Advertise - Print Edition

Brandeis University's Community Newspaper — Waltham, Mass.

Ramble on

Published: April 18, 2008
Section: Opinions

So I was sitting down at my computer this afternoon writing a column for The Hoot (as I sometimes do) and I thought to myself, I did, “Gosh! I sure have some brilliant ideas. If only there was some way to remind the reader that it is I, Noah Klinger, who is the source of such deathless wisdom.” I know what you’re thinking (or rather, I know my lazy assumption of what you’re thinking): my name is already attached to the headline. But that is not enough! I must use the first person as much as humanly possible.

Why should anyone value my opinion on issues more than anyone else’s? Easy; I wrote a column and you didn’t! Of course, this doesn’t mean that it is always wrong to use the first person, so long as your personal experience had a direct and important role in the events at hand. Here are two helpful examples:

Bad: “I picked up the newspaper today and was reminded of Barack Obama’s keynote address to the Democratic Convention in 2004…”

Good: “I remember some years ago when I was delivering the keynote address at the 2004 Democratic National Convention…”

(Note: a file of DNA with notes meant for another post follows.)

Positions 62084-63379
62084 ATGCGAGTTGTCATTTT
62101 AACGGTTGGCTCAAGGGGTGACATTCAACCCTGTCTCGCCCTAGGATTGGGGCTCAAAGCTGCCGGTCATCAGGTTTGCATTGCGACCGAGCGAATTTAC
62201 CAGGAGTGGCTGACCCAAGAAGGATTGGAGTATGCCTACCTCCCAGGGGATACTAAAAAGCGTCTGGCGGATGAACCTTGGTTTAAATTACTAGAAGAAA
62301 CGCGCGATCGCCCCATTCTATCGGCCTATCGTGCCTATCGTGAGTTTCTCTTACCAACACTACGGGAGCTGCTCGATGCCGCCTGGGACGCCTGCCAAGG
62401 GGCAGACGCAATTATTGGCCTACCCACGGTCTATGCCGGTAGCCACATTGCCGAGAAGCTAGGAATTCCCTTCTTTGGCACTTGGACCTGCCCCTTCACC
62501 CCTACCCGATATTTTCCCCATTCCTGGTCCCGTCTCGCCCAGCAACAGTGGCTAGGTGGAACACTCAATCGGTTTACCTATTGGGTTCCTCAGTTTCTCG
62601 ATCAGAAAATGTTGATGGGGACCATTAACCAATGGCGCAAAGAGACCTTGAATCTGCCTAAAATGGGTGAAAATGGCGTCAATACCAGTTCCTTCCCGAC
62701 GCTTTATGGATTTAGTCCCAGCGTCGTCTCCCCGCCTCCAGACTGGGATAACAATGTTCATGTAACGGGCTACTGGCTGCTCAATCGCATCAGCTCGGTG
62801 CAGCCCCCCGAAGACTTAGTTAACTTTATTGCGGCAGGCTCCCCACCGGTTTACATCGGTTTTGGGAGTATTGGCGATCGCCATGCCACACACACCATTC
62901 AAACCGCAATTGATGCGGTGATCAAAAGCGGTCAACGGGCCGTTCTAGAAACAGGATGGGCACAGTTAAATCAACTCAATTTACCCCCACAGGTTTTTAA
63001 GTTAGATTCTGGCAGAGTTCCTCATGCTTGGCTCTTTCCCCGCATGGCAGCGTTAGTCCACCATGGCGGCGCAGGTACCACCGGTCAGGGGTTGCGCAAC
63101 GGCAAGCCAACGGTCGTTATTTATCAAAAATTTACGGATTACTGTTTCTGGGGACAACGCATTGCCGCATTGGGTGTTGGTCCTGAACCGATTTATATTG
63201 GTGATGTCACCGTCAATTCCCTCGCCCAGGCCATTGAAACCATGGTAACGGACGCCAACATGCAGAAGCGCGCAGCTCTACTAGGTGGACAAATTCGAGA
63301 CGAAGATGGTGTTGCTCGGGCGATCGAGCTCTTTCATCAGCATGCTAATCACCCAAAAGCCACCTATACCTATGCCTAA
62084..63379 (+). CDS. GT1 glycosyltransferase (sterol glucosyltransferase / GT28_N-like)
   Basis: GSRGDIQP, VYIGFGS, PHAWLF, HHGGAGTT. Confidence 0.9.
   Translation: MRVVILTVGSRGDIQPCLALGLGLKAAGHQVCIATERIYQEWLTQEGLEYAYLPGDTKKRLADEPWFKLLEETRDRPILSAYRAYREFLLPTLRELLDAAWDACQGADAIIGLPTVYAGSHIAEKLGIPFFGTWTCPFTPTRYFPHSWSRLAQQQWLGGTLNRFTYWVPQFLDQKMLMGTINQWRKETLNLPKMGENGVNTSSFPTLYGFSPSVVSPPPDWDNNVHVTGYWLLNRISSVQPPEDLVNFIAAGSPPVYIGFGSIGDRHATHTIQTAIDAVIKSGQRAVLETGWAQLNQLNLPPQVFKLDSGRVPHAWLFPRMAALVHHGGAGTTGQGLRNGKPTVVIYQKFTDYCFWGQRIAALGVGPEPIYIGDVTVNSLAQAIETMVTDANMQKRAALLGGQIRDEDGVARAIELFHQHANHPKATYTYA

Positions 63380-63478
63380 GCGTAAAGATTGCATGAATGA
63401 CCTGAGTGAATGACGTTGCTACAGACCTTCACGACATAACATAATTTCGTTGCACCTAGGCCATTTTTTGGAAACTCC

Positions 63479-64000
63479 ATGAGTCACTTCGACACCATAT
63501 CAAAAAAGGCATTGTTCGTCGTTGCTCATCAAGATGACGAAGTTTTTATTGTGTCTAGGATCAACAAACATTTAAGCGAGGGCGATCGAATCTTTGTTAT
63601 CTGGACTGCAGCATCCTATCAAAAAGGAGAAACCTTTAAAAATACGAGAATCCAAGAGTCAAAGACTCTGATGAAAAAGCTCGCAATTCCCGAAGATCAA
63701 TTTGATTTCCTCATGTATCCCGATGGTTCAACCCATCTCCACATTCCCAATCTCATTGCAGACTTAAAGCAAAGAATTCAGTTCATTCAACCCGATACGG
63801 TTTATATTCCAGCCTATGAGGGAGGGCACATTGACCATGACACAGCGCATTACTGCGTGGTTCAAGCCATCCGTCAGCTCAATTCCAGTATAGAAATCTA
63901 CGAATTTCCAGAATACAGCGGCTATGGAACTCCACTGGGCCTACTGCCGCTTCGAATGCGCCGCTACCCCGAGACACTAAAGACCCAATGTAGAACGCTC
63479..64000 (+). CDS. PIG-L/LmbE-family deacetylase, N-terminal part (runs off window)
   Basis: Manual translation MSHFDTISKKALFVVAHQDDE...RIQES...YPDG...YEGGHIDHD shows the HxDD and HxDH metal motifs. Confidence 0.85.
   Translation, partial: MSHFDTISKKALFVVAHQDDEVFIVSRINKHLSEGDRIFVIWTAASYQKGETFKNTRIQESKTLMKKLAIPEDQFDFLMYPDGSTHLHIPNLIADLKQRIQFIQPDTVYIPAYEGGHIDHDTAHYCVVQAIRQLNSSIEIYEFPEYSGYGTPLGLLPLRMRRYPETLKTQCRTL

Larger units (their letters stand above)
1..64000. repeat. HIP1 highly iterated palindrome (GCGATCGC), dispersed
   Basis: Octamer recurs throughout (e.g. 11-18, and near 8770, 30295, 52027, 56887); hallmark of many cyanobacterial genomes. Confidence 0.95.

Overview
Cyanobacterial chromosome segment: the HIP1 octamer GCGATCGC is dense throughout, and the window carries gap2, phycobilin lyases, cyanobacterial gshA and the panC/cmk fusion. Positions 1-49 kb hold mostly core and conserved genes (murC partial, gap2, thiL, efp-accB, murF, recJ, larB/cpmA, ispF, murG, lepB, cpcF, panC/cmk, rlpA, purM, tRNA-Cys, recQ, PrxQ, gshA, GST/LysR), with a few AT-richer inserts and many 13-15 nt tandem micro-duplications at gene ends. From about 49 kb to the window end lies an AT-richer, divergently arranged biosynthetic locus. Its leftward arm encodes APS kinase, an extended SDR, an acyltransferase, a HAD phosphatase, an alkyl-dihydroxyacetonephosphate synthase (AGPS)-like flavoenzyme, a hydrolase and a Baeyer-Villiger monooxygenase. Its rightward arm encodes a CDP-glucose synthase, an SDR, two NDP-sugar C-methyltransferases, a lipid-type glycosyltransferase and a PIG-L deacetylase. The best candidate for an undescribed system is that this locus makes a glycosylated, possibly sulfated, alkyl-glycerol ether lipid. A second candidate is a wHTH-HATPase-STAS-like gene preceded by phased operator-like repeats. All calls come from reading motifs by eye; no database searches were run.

You get the idea. But overuse of the first person singular isn’t the only crime; the passive voice is also had by us. In the first place, use of the passive voice is a classic ‘tell’ when people want to lie, or at least shy away from the truth. By modifying the verbs to build some distance, we remove ourselves from the action. For example, compare these two sentences:

“The American role in influencing other nations can be criticized by us.”

“We can criticize America’s influence on other nations.”

Makes a world of difference, yes? The second grabs our attention and makes us think about the sentence and its message. The first sounds dry and detached, pushing us away from the content of the sentence before we can even understand it.

How you say things is at least as important as what is said. Grammatical errors, as well as anything which obscures the meaning of words, are not only incorrect but immoral. Now, was I not right in having that been said by me?